Dear NAU Staff:

The H1N1 virus—sometimes called the swine flu—continues to spread across the United States and has reached the World Health Organization's designation as a pandemic. Health officials are anticipating a high volume of flu cases early in the fall semester. As a result, you or the people around you may become ill. The symptoms of H1N1 flu virus are similar to the symptoms of seasonal flu and include cough, fever, sore throat, body aches, headaches, chills and fatigue.

So far the H1N1 virus has been similar in severity to the seasonal flu. Most individuals fully recover without needing to seek medical care.

It is impossible to know how the pandemic will affect campus. Northern Arizona University health officials will follow recommendations from the Centers for Disease Control and the Coconino County Health Department in managing the public health issues arising from the spread of this virus. All of our decisions will be based upon the severity of the virus and the numbers of ill individuals and will be made in conjunction with Coconino County health officials.

CDC guidelines say that sick individuals should not go to work or expose others until at least 24 hours after they are free of fever (temperature less than 100° F), without the use of fever-reducing medications. To protect family members the ill individual should wear a mask around others and continually clean surfaces, clean hands, and cover their cough. We are asking faculty, staff, and students to follow these guidelines.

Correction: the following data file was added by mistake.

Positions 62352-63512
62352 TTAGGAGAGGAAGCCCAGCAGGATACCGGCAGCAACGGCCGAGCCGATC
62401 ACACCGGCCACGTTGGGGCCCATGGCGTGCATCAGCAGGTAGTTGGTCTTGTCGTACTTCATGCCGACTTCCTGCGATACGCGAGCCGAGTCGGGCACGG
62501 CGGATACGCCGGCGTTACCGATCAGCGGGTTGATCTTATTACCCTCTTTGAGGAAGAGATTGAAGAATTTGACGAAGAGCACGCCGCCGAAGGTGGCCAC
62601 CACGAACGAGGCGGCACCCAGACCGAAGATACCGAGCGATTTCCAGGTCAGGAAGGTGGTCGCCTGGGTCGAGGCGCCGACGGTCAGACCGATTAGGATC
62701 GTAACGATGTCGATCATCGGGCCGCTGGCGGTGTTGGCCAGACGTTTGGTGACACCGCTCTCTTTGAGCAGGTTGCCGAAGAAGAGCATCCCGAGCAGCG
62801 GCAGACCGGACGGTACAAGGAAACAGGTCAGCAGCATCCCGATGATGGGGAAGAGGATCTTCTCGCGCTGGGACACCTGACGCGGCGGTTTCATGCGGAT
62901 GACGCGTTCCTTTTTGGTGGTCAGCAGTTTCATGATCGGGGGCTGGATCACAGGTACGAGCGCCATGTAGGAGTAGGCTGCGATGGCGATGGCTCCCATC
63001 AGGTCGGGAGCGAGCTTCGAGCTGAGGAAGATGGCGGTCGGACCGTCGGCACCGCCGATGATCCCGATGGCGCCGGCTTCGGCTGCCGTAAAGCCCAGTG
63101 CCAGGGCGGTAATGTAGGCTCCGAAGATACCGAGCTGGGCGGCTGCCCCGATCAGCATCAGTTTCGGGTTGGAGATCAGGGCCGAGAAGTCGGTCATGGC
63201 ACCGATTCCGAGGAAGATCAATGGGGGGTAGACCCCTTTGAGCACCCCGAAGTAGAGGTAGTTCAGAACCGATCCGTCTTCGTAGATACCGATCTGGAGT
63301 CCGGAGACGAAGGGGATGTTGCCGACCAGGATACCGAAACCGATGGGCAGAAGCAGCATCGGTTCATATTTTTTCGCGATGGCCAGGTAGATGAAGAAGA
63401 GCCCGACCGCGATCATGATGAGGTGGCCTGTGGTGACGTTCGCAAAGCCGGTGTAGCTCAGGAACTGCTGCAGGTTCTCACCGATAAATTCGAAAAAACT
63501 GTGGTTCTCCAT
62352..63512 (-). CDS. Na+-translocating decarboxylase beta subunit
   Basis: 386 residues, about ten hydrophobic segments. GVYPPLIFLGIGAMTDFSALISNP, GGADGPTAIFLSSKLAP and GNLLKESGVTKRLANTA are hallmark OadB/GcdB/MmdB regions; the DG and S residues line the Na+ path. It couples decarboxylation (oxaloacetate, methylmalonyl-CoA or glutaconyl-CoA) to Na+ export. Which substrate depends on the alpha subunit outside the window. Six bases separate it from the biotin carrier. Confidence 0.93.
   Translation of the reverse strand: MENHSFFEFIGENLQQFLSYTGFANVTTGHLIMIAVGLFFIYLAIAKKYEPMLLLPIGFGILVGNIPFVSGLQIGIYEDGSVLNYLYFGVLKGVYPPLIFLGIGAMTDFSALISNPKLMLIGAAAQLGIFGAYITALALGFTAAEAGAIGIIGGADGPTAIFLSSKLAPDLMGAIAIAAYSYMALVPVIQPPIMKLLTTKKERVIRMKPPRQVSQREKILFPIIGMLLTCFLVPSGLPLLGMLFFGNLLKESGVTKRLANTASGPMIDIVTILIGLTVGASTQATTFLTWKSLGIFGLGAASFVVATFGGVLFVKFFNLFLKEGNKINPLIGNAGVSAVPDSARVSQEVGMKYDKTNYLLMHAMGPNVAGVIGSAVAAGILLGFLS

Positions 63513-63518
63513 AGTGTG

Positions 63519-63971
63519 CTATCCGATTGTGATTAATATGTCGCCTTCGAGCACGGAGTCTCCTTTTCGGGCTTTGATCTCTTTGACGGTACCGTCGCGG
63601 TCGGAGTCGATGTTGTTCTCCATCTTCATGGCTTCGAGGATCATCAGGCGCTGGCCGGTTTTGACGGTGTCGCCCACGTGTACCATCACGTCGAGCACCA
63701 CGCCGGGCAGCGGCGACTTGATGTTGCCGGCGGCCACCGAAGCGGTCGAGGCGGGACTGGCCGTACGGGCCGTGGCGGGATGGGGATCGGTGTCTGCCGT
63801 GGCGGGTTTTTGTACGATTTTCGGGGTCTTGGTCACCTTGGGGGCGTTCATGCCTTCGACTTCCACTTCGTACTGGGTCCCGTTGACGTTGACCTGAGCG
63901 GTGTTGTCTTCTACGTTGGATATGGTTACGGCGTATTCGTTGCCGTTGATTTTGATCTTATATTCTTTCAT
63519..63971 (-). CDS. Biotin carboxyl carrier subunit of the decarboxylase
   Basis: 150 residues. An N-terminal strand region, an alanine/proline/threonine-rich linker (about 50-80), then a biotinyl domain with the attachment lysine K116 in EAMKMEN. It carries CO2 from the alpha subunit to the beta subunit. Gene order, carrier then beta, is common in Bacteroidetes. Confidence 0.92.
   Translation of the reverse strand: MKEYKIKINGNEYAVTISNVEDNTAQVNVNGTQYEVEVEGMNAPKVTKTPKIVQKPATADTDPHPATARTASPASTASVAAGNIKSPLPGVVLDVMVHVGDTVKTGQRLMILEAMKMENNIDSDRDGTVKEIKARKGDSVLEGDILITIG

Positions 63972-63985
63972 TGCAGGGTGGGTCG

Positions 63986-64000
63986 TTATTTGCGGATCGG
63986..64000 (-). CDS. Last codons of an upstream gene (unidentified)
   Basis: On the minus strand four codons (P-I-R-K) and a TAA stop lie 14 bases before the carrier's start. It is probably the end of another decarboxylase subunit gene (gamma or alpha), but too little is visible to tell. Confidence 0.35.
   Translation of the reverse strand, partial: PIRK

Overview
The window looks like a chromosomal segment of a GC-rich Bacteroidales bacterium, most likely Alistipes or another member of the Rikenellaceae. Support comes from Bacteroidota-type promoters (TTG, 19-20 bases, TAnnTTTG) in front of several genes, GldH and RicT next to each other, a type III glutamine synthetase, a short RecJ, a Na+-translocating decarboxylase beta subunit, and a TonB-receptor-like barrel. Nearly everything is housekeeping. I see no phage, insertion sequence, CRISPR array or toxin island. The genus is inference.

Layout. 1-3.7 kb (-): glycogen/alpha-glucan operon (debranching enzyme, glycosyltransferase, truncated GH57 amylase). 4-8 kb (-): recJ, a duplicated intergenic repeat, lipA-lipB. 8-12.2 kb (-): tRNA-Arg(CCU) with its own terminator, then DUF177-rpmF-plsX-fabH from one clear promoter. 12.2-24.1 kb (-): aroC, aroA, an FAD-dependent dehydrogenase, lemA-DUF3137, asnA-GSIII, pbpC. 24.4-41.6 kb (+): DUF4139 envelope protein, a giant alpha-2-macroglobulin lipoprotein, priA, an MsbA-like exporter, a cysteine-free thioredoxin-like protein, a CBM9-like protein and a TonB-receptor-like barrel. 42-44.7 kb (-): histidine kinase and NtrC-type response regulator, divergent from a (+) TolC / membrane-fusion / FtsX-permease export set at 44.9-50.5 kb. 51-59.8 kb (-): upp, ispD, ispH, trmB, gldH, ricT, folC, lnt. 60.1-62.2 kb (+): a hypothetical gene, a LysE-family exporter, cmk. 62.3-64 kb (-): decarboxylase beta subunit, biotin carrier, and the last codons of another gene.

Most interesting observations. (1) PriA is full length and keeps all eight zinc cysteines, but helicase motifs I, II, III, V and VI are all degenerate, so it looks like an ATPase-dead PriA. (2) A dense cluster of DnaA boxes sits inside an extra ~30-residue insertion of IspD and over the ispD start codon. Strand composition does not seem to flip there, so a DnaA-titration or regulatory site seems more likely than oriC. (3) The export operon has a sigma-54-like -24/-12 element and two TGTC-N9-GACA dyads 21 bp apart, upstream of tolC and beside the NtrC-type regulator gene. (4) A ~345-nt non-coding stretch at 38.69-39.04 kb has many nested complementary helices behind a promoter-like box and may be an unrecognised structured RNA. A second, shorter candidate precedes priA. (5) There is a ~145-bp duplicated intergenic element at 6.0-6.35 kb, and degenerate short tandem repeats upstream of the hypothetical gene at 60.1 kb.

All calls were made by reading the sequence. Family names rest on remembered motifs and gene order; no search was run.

Health officials say H1N1 is so widespread that they discourage individuals with flu-like symptoms from seeking medical assistance unless they have underlying health issues or severe symptoms. Because Fronske officials may be overwhelmed with patients, they too are discouraging anyone who doesn't need immediate medical attention from coming to the center.

A comprehensive prevention and education campaign for the fall semester is under way and includes widespread distribution of posters promoting good hygiene, hand sanitizers installed in hundreds of locations and educational information distributed to every member of our community and parents.

To learn more about H1N1, including symptoms and prevention tips, visit www.nau.edu/flu. Also included on the web site is a link to Work Place FAQ's prepared by the Human Resources Department.

Sincerely,

Timothy Fleming, MD
Medical Director
Fronske Health Center